2015-09-03 17:48 GMT+02:00 Dennis E. Hamilton <dennis.hamil...@acm.org>:

> There are users who will find the political drama compelling.  There is
> nothing to be done about that.  It does not make the product better and it
> distracts those who want to find ways to serve the broad community no
> matter what code base is being worked on.
> The asymmetrical situation around licenses is a factor, although what
> matters more to users is how that shows up in what they have in their hands
> to use.
> I found the greatest value in the linked article to be about the fairly
> balanced view of the three productivity-suite options, assuming that the
> reader is on a platform where all are available.
> It seems to me that the greatest concern to this community is the
> practical experience users are and will have and how this project can serve
> those concerns, especially with regard to assured usability of present
> documents and also the skills that have been developed in working with them.
>  - Dennis
> PS: On the interoperable-use challenge lurking in the article,
> The historical business was too long and not so meaningful to user needs
> compared to the -- important for us -- slow but steady divergence of the
> two OpenOffice.org descendants not so much in features and release cadence
> but core functions around format conversion/interchange.  That divergence
> is eroding common support for the ODF format and OOXML interchange (i.e.,
> functioning in a world where Microsoft Office documents cannot be
> ignored).  Incompatibilities at that level impede interoperable
> multi-product and cross-platform use where that is important.

I believe this is an issue that is underestimated at the moment. Few Public
Administrations - or more likely smart sales people pointing them in that
direction - are already taking advantage of that to justify their decisions
to go back to MSFT.

The whole OOo ecosystem is at risk because of the present situation, and I
believe we should make an effort to figure out if someone from our
community could join the upcoming ODF Plugfest and talk to the people. If
we can't fix the overall asymmetry of ODF-Support we are at big risk.


> One of the greatest appeals of the OpenOffice.org family is the presence
> of consistent cross-platform support not available anywhere else (yet) in
> conjunction with the ODF format.  This appeals to civil authorities and
> institutions not just for economy under actual user conditions (which may
> or may not be achievable as promised in a particular situation).
> The free ODF/OOXML-supporting products matter for durable preservation and
> interchange of documents, especially those employed in public services,
> without *requiring* use of commercial software as institutions move to
> delivery of services and coordination with the public by digital means.
> Substitutability has been promoted to those organizations as a safeguard
> for adoption of these products.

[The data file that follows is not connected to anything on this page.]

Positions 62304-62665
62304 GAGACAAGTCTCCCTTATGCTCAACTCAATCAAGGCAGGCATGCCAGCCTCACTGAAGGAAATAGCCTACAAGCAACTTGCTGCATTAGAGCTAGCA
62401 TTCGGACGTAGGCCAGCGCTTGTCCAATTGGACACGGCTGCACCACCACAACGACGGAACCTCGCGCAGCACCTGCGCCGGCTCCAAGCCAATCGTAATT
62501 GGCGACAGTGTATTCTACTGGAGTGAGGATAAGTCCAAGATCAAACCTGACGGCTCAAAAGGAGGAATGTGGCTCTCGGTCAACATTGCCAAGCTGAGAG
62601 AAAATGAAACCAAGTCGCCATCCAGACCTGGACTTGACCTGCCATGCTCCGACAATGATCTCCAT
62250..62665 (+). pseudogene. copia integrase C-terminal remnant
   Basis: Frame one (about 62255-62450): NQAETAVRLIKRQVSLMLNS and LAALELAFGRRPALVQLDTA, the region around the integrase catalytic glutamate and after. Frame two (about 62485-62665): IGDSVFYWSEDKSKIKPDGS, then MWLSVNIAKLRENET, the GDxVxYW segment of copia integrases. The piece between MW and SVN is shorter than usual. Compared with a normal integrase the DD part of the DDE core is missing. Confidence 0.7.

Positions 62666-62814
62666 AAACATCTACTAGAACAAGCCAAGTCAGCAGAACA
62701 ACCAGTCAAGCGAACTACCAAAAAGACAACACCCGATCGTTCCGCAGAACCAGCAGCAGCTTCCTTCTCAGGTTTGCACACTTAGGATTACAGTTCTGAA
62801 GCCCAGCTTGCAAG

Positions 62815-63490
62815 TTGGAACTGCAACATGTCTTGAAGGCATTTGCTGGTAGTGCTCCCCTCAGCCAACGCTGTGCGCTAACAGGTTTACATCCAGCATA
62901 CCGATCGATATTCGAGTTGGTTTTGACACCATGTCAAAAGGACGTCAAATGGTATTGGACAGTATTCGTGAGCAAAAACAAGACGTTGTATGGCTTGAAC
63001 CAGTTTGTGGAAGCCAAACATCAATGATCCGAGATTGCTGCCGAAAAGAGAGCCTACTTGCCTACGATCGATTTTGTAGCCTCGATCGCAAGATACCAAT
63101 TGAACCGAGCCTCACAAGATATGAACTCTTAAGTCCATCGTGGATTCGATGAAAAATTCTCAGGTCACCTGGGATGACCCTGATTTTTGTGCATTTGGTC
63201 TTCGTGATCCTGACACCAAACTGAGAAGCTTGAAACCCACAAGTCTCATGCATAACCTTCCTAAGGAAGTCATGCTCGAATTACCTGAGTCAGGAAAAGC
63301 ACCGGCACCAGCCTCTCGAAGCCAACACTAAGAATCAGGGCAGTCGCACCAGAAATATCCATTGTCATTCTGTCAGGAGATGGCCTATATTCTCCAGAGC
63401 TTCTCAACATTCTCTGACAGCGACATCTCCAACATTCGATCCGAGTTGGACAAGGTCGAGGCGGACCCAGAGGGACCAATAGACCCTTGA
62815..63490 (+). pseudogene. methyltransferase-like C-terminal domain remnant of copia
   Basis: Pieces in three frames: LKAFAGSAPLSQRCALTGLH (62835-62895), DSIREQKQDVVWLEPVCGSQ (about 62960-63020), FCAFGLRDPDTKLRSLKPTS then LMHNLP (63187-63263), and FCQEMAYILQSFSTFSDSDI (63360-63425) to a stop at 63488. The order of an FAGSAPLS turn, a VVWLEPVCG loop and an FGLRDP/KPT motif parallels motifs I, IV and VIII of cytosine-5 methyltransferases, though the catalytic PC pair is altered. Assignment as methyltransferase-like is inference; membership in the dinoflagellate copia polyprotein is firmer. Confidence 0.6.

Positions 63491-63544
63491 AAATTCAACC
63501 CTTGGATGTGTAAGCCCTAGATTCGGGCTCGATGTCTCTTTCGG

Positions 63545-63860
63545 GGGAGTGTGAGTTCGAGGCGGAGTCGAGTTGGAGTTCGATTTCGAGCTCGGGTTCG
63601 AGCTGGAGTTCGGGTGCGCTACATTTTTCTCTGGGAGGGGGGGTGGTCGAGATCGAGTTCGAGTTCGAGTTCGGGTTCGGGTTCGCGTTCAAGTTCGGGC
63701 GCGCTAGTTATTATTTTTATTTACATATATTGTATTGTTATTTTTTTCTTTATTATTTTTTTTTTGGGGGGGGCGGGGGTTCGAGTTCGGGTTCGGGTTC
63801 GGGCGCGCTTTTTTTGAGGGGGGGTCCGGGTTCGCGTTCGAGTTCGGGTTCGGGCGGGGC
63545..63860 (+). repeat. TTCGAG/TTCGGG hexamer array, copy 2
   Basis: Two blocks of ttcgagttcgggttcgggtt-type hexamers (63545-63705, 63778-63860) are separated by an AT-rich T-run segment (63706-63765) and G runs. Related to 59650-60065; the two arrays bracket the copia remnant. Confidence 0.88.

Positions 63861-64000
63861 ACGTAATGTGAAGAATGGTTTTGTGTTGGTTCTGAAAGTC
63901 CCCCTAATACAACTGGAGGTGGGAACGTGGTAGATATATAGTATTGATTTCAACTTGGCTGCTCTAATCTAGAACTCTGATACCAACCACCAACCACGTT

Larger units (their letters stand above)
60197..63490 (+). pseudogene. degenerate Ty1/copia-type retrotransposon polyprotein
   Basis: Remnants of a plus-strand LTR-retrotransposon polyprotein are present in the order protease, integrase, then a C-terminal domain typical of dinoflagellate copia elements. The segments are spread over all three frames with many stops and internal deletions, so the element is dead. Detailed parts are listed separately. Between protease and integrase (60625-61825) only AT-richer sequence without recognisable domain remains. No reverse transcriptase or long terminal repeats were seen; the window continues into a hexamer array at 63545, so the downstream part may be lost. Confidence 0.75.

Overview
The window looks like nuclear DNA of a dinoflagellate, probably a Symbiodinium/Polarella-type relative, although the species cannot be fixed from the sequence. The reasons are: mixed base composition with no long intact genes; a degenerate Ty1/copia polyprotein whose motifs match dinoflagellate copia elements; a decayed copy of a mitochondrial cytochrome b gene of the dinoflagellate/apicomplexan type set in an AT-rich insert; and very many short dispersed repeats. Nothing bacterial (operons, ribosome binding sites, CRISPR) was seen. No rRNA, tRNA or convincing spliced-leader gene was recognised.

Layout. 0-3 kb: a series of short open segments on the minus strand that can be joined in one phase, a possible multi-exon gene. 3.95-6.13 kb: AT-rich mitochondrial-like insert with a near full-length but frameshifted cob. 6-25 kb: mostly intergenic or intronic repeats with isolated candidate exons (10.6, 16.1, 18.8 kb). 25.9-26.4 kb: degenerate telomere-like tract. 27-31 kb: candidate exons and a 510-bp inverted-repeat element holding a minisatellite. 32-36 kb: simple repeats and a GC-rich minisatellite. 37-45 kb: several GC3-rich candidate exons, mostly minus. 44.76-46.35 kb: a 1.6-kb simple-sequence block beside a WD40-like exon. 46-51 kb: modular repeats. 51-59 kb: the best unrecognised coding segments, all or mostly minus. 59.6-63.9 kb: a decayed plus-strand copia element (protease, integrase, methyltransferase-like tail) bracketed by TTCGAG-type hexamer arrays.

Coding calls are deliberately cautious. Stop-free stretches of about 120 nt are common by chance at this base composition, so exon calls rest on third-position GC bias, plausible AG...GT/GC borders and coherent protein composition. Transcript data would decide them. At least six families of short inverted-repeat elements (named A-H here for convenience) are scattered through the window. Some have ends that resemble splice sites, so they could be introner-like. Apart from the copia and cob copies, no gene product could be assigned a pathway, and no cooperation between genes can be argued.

> -----Original Message-----
> From: Rich Bowen [mailto:rbo...@rcbowen.com]
> Sent: Thursday, September 3, 2015 06:54
> To: dev@openoffice.apache.org
> Subject: Re: AOO -> LO or MS O
> On 09/03/2015 08:33 AM, Fernando Cassia wrote:
> > "After LibreOffice came out, Oracle released one version of Oracle Open
> > Office before deciding that the project wasn’t worth the effort
> > <
> http://arstechnica.com/information-technology/2011/04/oracle-gives-up-on-ooo-after-community-forks-the-project/
> >.
> > It laid off the programmers and gave the code and trademarks to the
> Apache
> > Software Foundation, under Apache’s liberal open source license."
> >
> > That's one version of events. Another version of events is this.
> > http://pages.citebite.com/e7v0f3m9sder
> >
> > "Shuttleworth has a fairly serious disagreement with how the
> > OpenOffice.org/LibreOffice split came about. He said that Sun made a $100
> > million "gift" to the community when it opened up the OpenOffice code.
> But
> > a "radical faction" made the lives of the OpenOffice developers "hell" by
> > refusing to contribute code under the Sun agreement. That eventually led
> to
> > the split, but furthermore led Oracle to finally decide to stop
> OpenOffice
> > development and lay off 100 employees."
> >
> > That's different from "deciding it was not worth the effort".
> >
> > Why the FUD on a dev list, anyway?
> It's not FUD. It's a link to an article.
> What would be awesome is if someone would write a counterpoint, which is
> non-confrontational, non-rageful, non-hateful, and non-reactionary, but
> just calmly presenting the reasons why someone might want to stay on
> OpenOffice.
> Refuting the article on this list, where we all already know the story,
> is a good start, but if you could turn it into an article that's less
> political, more practical (features, community, timelines, and so on),
> that would actually help our cause. The person asking the original
> question doesn't care about politics, hurt feelings, and "radical
> factions", I guarantee. They want to know which product is better for
> them, now, and in the long term.
> Thanks.
> --
> Rich Bowen - rbo...@rcbowen.com - @rbowen
> http://apachecon.com/ - @apachecon
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